Operation Fortune: Ruse De Guerre Review

Operation Fortune
Super-spy Orson Fortune (Statham) is hired to take down dodgy arms-dealing billionaire Greg Simmonds (Grant). In order to investigate, Orson must put together a crack team of operatives and travel to a number of exotic locations — while battling assorted goons.

by Catherine Bray |
Published on
Release Date:

07 Apr 2023

Original Title:

Operation Fortune: Ruse De Guerre

Playing like a Saturday Night Live skit about a Jason Statham spy movie comes this Jason Statham spy movie, directed by regular collaborator Guy Ritchie. The Stath plays the splendidly named Orson Fortune, a quirky loose cannon of an operative who doesn’t play by the rules of the suited and booted UK intelligence-service honchos (Eddie Marsan, Cary Elwes) that have hired him. The script is likewise a bit of a rule-breaker, having no regard for the niceties of the English language or the believability of anything that is happening, but this isn’t necessarily a massive problem in a film this daft.

Some of what is in store is predictable (shoot-outs at airports, enthusiastic taserings, double-crossing malarky at a charity event in Cannes); some is less predictable (a robbery in which Orson Fortune sits himself down to watch a bit of Butch Cassidy And The Sundance Kid mid-heist, specifically the ‘Raindrops Keep Fallin’ On My Head’ bicycle scene). But it’s all of a piece with the general sense of knock-about antics. For the most part, the will-this-do? energy keeps things barrelling along quite pleasantly and forgettably.

The sense that no-one has script-edited this stuff for taste or decency creates its own kind of tension.

If this were a more serious film, it might seem of more consequence that this is a singularly inapt time in global politics for a bunch of the baddies to be crooked Ukrainians. In practice, this film is far too ridiculous to feel it bears any relationship to actual human beings; everything here is a cartoon.

Besides, the real villain of the piece is Hugh Grant, on absolutely gonzo form here as some sort of wealthy arms-dealer. The antagonist he so memorably played in Paddington 2, Phoenix Buchanan, was a ham actor who is eventually sent to prison, and Operation Fortune: Ruse De Guerre feels like fan fiction set in a world where Buchanan was later released in order to do his very best impression of Ben Kingsley in Sexy Beast, with a soupçon of Michael Caine thrown in for good measure. It is a staggering performance; hopefully Grant will continue to gift this kind of pantomime villain to a grateful public. Typical dialogue includes a scene where, when reading out loud a password comprising various upper and lowercase letters, he goes with, “Big C — for Clit.” It’s all terribly vulgar, but the sense that no-one has script-edited this stuff for taste or decency creates its own kind of tension.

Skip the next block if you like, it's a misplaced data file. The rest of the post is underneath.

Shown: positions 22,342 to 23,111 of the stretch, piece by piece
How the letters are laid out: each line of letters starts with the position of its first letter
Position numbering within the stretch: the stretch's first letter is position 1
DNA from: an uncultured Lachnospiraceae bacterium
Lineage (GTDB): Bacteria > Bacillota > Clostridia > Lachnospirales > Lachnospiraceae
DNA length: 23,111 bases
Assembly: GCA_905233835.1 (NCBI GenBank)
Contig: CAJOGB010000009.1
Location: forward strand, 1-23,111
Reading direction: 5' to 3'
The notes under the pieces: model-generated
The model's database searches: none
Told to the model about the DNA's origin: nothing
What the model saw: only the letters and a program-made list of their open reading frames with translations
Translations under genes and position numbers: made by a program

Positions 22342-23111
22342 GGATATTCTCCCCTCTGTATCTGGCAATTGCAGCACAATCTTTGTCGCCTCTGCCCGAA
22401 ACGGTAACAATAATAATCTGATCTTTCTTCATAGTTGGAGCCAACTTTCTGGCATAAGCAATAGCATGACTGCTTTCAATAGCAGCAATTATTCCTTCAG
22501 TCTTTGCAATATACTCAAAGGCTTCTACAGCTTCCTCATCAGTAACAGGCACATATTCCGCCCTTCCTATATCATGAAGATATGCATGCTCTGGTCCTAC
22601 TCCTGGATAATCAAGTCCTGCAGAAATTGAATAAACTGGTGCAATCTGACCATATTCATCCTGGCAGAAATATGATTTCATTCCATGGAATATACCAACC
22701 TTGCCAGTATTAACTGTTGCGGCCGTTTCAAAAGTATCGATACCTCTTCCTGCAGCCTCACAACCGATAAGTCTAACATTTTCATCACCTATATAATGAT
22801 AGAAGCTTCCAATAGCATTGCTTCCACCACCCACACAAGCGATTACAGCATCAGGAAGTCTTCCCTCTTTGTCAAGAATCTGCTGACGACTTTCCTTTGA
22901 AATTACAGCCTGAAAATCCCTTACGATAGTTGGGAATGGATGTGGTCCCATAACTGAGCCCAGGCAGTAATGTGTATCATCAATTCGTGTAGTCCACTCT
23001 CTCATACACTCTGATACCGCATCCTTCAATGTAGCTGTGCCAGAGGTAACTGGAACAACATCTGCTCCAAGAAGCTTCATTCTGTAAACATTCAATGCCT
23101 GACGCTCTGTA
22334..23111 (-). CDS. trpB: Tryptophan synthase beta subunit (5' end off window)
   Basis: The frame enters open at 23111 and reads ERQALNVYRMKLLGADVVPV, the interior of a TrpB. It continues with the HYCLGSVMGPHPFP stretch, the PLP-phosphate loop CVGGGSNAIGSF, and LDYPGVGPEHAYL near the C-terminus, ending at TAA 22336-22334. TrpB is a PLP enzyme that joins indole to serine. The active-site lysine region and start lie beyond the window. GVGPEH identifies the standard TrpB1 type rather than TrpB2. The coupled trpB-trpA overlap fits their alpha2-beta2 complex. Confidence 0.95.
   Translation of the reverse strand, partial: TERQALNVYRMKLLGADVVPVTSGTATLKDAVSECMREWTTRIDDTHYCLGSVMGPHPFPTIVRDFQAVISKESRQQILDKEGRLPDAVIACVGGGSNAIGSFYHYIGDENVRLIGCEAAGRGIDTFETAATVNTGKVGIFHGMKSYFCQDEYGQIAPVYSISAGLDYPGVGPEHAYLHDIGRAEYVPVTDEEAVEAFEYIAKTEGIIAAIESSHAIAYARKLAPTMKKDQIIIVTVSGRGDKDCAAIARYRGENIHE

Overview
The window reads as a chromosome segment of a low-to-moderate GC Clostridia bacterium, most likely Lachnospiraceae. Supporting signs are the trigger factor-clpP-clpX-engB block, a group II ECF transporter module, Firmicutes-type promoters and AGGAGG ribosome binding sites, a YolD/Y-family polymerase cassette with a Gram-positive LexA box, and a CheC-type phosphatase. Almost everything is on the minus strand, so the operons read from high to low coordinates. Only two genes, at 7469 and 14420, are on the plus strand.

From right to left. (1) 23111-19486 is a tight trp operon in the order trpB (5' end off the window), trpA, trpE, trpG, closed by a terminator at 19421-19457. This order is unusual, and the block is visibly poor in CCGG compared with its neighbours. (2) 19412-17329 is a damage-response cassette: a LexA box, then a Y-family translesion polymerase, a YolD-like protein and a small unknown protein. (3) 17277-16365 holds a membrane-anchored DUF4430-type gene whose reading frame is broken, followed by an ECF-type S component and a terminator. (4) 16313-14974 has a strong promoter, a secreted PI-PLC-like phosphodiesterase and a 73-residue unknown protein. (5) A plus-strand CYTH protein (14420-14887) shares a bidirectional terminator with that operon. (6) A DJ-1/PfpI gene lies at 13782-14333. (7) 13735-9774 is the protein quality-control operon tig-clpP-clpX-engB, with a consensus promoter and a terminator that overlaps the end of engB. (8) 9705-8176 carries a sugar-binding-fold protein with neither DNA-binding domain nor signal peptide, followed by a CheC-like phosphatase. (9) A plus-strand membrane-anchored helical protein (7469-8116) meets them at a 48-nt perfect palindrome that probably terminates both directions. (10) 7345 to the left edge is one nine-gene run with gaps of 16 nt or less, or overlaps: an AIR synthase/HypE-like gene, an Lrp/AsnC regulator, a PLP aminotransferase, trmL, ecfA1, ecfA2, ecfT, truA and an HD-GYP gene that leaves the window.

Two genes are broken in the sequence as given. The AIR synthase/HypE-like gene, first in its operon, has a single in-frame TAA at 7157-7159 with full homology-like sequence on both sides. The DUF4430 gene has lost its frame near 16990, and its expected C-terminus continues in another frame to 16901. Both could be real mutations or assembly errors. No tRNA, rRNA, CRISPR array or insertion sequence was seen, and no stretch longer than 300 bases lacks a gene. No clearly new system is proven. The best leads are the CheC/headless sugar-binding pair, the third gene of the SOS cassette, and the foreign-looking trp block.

Intriguing in a different way is Aubrey Plaza in the kind of Bond Girl-style role that Alan Partridge once described as “sexy, but I don’t trust you”. Where Grant fully commits, Plaza goes the other way, to no less entertaining effect: you can basically see her trying to get through the dialogue without corpsing. It’s oddly charming to watch. Essentially, it is a characteristically Ritchie-esque patchwork-quilt of spy-movie tropes and somewhat iffy one-liners — but one that somehow, just about, all adds up to a fairly entertaining film.

Riper than the ripest of ripe Brie, this crime caper provides a ridiculous vehicle for the talents of pretty much everyone involved, all of whom appear to be having a splendid time. Taken on these terms, viewers probably will too.
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